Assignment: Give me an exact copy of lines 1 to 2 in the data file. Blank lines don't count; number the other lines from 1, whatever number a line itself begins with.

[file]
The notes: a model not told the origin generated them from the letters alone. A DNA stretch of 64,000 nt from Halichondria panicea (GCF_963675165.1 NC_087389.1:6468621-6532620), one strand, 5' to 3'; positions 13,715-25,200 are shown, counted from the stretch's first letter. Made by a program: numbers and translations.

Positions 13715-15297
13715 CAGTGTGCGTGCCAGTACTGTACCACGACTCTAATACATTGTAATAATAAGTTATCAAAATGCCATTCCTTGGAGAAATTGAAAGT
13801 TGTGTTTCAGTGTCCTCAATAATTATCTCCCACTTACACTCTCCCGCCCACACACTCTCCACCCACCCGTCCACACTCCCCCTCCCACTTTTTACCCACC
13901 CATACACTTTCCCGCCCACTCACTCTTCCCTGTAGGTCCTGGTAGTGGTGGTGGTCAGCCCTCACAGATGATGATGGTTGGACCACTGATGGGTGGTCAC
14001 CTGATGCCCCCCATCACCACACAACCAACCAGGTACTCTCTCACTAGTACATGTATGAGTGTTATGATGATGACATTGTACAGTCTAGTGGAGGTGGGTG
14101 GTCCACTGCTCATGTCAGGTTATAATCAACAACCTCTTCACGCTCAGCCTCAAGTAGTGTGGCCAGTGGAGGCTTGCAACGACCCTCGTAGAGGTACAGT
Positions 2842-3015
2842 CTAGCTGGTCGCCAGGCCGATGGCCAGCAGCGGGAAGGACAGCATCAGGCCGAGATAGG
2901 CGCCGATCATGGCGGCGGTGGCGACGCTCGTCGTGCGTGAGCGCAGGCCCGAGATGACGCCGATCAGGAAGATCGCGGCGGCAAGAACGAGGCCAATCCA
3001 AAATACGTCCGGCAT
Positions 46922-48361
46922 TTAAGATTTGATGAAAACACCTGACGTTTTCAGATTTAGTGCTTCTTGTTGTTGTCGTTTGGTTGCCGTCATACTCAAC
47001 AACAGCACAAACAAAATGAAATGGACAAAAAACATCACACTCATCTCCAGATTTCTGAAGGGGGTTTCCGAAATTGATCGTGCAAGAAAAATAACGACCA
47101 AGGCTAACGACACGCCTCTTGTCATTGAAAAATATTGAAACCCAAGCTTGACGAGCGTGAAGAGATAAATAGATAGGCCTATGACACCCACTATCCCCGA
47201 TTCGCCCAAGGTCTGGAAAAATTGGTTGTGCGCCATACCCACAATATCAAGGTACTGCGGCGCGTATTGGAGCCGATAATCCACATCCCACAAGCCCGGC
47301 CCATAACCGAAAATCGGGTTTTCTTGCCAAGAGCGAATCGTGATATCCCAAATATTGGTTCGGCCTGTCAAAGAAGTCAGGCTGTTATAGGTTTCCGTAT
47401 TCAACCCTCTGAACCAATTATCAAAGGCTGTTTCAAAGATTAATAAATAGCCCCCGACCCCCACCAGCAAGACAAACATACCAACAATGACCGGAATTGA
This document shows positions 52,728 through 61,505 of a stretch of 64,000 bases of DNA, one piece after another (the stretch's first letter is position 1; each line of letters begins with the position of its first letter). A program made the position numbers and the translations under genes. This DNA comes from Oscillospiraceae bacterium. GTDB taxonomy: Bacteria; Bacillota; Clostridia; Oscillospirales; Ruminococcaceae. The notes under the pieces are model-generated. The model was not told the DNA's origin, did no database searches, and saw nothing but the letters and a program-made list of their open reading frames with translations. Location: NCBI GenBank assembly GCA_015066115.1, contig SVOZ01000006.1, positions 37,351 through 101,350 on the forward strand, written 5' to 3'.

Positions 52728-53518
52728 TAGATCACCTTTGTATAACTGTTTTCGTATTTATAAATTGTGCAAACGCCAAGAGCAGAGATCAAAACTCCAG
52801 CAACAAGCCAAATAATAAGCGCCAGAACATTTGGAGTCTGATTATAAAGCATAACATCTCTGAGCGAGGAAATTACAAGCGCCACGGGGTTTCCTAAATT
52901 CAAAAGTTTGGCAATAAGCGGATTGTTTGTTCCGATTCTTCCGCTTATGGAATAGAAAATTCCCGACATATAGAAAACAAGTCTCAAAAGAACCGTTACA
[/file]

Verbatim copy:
The notes: a model not told the origin generated them from the letters alone. A DNA stretch of 64,000 nt from Halichondria panicea (GCF_963675165.1 NC_087389.1:6468621-6532620), one strand, 5' to 3'; positions 13,715-25,200 are shown, counted from the stretch's first letter. Made by a program: numbers and translations.

Positions 13715-15297